Configuring Apache HTTPS Reverse-Proxy

Exposing OpenKM directly from Tomcat can be dangerous if you need the application to be accessed from Internet (for example https://issues.jboss.org/browse/JBAS-3861). As result you can be infected by PerlBot. Also this 8080 may be blocked by a firewall. For these reasons, it is a good practice to expose your OpenKM installation through the standard web port 80. In the following steps we explain how to configure Apache to handle these request and forward to Tomcat application server using the AJP13 protocol.

From the Apache documentation: The AJP13 protocol is packet-oriented. A binary format was presumably chosen over the more readable plain text for performance reasons. The web server communicates with the servlet container over TCP connections. To cut down on the expensive process of socket creation, the web server will attempt to maintain persistent TCP connections to the servlet container, and to reuse a connection for multiple request/response cycles.

Internal IP vs external IP

Your OpenKM can be accessed from two different zones: Internet and LAN. This means that to access this server you need to use two IPs: external IP (Internet) and internal IP (LAN).

The internal IP address (also known as "local IP address") is the address that is assigned by your local network router that often begins with 192.168.x.x. These IP addresses can only be seen by other computers in your local network (LAN) and not by any computer connected in an external network such the Internet.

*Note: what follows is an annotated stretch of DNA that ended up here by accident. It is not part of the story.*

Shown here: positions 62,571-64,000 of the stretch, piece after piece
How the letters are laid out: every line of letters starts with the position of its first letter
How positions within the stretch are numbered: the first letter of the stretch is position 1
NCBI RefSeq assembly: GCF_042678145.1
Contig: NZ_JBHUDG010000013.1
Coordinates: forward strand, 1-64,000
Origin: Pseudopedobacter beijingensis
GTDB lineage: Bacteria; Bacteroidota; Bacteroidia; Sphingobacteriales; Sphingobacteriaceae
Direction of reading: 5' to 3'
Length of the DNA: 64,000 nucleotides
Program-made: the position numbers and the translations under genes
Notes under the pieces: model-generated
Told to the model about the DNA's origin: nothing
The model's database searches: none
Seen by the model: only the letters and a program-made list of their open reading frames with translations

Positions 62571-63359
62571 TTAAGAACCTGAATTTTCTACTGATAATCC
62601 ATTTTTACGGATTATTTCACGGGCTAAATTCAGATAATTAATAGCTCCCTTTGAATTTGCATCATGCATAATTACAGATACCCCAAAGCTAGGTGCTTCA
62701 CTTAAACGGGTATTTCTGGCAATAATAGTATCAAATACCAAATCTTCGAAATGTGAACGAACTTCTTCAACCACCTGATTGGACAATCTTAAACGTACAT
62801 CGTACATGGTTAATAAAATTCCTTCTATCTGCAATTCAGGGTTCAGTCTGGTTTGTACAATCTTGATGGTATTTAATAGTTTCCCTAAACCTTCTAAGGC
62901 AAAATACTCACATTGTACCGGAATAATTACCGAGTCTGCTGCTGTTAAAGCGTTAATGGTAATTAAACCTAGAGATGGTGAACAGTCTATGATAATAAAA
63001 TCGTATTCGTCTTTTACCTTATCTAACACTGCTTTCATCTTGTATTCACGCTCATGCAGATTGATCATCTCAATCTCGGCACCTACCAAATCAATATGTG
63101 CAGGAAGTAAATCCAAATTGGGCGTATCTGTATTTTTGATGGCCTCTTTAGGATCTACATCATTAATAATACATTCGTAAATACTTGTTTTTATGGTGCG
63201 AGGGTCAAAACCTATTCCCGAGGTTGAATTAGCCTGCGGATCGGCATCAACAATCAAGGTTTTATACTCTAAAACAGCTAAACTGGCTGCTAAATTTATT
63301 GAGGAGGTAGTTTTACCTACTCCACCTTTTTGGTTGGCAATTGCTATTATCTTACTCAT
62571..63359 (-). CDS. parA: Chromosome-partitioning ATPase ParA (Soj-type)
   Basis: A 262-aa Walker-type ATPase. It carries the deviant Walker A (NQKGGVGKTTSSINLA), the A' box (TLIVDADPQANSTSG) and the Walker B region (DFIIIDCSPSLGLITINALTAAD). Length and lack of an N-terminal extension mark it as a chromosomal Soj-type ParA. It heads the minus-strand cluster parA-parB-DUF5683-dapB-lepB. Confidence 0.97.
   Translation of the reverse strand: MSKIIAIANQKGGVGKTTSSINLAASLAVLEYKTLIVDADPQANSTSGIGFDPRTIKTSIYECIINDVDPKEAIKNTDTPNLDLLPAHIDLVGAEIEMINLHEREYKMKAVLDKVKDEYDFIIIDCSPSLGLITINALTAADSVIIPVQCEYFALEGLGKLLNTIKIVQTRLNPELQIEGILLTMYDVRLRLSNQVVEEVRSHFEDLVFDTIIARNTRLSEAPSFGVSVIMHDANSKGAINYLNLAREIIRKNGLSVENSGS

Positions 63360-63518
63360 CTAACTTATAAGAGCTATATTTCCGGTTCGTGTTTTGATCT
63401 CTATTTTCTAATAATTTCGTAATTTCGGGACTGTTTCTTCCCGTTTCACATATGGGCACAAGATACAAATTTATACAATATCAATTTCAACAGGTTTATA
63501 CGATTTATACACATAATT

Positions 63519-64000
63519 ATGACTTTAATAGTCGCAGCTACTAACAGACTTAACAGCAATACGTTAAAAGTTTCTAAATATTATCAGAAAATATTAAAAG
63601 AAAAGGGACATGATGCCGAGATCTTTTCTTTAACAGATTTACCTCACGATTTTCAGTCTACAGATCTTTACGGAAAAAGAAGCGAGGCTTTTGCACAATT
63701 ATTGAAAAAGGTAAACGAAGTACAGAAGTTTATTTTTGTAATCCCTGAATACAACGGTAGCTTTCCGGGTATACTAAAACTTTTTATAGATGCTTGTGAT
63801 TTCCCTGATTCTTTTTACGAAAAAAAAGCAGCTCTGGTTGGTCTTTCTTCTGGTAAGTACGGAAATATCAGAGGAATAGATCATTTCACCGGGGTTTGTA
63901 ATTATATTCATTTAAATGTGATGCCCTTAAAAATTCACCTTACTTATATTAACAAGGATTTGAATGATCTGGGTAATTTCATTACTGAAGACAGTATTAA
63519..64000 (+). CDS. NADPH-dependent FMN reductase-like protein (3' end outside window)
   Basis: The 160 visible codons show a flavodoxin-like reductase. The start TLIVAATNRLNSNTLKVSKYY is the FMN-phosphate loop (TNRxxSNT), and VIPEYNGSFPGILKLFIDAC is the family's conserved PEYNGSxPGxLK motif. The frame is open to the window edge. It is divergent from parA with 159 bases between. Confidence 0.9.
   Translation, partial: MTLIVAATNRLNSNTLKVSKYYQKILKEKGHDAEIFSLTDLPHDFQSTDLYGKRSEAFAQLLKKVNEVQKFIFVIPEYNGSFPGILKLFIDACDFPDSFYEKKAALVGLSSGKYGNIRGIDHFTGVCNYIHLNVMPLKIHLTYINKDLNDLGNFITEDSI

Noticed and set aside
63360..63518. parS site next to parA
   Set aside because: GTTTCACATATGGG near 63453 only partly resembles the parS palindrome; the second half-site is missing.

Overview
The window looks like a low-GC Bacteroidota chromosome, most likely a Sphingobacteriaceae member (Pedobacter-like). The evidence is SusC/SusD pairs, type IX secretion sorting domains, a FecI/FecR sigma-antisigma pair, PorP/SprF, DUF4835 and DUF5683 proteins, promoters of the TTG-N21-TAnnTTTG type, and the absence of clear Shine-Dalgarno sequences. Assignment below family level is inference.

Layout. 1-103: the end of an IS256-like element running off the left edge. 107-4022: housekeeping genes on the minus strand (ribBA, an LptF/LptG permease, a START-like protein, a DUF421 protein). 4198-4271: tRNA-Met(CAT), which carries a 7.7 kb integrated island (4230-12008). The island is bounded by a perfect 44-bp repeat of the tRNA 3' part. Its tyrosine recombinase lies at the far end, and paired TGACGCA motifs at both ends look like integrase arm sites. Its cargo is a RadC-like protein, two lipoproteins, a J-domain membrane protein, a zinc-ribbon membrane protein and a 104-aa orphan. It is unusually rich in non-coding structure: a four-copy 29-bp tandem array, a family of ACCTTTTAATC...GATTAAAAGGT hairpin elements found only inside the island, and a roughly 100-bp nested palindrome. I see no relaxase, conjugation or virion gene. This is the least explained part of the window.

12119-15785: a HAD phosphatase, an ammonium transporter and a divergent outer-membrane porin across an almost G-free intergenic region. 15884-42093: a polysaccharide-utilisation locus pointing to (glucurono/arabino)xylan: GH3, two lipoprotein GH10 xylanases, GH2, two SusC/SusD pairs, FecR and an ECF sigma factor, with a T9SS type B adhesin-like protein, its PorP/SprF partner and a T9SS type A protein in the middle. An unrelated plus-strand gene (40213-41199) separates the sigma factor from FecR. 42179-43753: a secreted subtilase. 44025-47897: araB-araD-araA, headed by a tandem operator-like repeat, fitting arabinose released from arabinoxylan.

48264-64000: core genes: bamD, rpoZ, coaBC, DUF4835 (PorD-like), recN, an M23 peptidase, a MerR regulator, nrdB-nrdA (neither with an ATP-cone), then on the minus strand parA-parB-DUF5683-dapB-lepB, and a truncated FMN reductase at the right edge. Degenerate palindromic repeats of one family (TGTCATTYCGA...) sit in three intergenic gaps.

To reach the Internet or a computer in another network your computer is often assigned an external IP address, which can then be used to refer to the computer in your local network.

In the above picture, there are three computers in the local network that have each been assigned their own internal IP address by the router. The ISP is connected to the router and gives the router an external IP address that allows it to communicate with the Internet. On the Internet everyone sees your external IP address, but any information coming from the router is "converted" from the external IP address to the internal IP address.

So if you want your OpenKM installation to be accessible from both LAN and Internet, the trick here is to configure the client computers to resolve your internal IP (192.168.0.50) if they are inside the LAN or the external IP if they are on Internet. To resolve the Internet IP (67.166.214.148) your computer uses the public DNS. So, you need to configure a sort of DNS server inside the LAN or modify every client host file to resolve to the internal IP.

Debian and Ubuntu

The first thing in to install the required Apache software. From Debian / Ubuntu you can install Apache with a single command:

$ sudo apt-get install apache2

Edit the file named /etc/apache2/apache2.conf and configure a ServerName to prevent warnings in the Apache startup process:

$ vim /etc/apache2/apache2.conf

ServerRoot "/etc/apache2"
ServerName "your-domain.com"

Edit apache2.conf is optional.

Enable the proxy module:

$ sudo a2enmod proxy_ajp
$ sudo a2enmod proxy_wstunnel

To get websocket working you also need Tomcat 7.0.61 or later. Note that proxy_wstunnel module requires Apache 2.4.5 or later. Please refer to Apache module documentation.

 Create the Certificates

$ sudo mkdir /etc/apache2/ssl
$ sudo /usr/sbin/make-ssl-cert /usr/share/ssl-cert/ssleay.cnf /etc/apache2/ssl/apache.pem
$ sudo a2enmod ssl

If you need to convert .pem file to crt use the command:

$ openssl x509 -in cacert.pem -out cacert.crt

Also you could be interested on Configuring OpenSSL.

Ensure ports 443 is listen in /etc/apache2/ports.conf:

$ cat /etc/apache2/ports.conf | grep Listen

Create the configuration file /etc/apache2/sites-available/openkm.conf with this content: